|When I was a boy,
all the adults in my family agreed on one thing: Franklin Roosevelt
was a near-divinity all-wise, all-compassionate and practically
almighty. I was born just after Roosevelt died, so I had to judge him by his
reputation in our tribe. I was nearly an adult before I started taking a
different view of him.
I thought of him again the other day, when India defied the American hegemony by testing nuclear weapons. During World
It must have seemed like a good idea at the time. Roosevelt didnt stop to think that other governments might find their own uses for nuclear weapons someday. Only a few years after he died, his friend Joseph Stalin acquired a nuclear arsenal with which to threaten the United States and its European allies.
Few imagined China, India, and other countries getting these weapons. Roosevelt sired them in the assumption that the good guys would continue to monopolize them more or less indefinitely, an assumption that looks even more fatuous considering that he thought of Stalin as one of the good guys.
It was also Roosevelt, of course, who saddled us with the Social Security program. Here he showed a little more foresight, boasting that no damn politician would ever be able to dismantle my Social Security system. Too true. Nor can anyone figure out how to pay for it. Its a program weve inherited, difficult to reform and nearly impossible to get rid of.
In fact its easier to amend the Constitution than to abolish Social Security, which is something to ponder, inasmuch as theres no constitutional authorization for Social Security. Its not just that the tail wags the dog, but that it isnt really the dogs own tail.
When the Constitution got in Roosevelts way (he dismissed it as a document for horse and buggy days), he tried to overload the Supreme Court with justices who would see things his way. This shocked even his allies in Congress, but he eventually got the results he wanted. Today the Court still reads the Constitution not as the Framers wrote it, but as Roosevelt desired it.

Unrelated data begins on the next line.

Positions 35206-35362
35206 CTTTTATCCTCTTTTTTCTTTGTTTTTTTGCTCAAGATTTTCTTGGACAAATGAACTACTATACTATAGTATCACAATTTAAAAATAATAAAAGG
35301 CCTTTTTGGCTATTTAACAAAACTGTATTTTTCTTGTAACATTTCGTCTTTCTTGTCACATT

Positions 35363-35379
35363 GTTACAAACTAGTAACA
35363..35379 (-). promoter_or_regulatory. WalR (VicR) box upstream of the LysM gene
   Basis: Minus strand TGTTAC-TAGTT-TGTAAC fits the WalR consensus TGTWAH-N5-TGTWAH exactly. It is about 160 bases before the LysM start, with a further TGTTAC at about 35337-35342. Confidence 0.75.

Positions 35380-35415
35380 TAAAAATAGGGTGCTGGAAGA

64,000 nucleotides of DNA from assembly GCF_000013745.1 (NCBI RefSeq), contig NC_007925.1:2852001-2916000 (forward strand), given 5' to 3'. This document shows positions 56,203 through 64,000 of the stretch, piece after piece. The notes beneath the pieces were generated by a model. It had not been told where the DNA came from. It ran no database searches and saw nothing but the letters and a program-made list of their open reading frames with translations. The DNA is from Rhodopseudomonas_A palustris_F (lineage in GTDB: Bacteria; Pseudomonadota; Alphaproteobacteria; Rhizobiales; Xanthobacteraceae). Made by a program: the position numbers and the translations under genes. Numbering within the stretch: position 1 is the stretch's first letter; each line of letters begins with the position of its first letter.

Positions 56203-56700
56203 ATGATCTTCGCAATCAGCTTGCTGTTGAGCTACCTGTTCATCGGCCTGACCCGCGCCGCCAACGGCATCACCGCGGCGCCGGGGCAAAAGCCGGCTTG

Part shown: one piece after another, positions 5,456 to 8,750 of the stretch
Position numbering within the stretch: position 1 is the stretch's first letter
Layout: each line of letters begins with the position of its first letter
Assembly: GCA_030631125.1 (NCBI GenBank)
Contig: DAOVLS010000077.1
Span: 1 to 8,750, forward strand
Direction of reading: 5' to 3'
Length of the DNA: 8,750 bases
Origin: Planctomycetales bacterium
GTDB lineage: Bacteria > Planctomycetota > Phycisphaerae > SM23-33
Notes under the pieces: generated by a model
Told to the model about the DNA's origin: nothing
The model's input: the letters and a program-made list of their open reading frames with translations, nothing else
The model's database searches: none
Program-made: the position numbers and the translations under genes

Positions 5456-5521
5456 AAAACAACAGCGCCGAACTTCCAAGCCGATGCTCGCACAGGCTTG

During Roosevelts dozen years in the White House, the U.S. government also adopted the faddish idea that deficit spending is an enlightened policy. Today its an addiction, as each generation of taxpayers gets the bill for the last.
Throw in the United Nations, the International Monetary Fund, and the rest of the apparatus of the international community, and youve got a fair idea of the Roosevelt legacy. Some people like it, some people dont, but one thing is clear: Its a legacy. We didnt choose it; we inherited it. And were stuck with it.
Like Bill Clinton, Roosevelt was a master of improvisation rather than a serious thinker. He could nearly always outperform his opponents in the short term. He had a genius for the theater of politics, using emotion, eloquence, invective and wit, from the coziness of the fireside chat to the humor of my little dog Fala. He knew how to exploit the entertainment industry: He induced Warner Bros. to film Mission to Moscow to glorify the Soviets, and young Frank Sinatra campaigned for him in 1944.
But a man with such theatrical gifts is almost bound to ignore long-term consequences. So Roosevelt, flummoxing the Republicans and defeating the Axis, made a world, and bequeathed it to us, without fully meaning to. (One of the things he did intend was that the Soviet Union should be a full partner of the United States in supervising the postwar world.)
Being stuck with the bills of an earlier generation isnt exactly what the Founding Fathers envisioned as self-government. They thought that a free people should be to some extent free even of its own ancestors. Theyd certainly have condemned the practice of imposing debts and programs (the word was alien to them) on voters still unborn.
Roosevelt reshaped America. He might be called the stepfather of his country, which, forgetting its real fathers, has adopted so many of his shortsighted habits.
|Copyright © 2007 by the
Fitzgerald Griffin Foundation.
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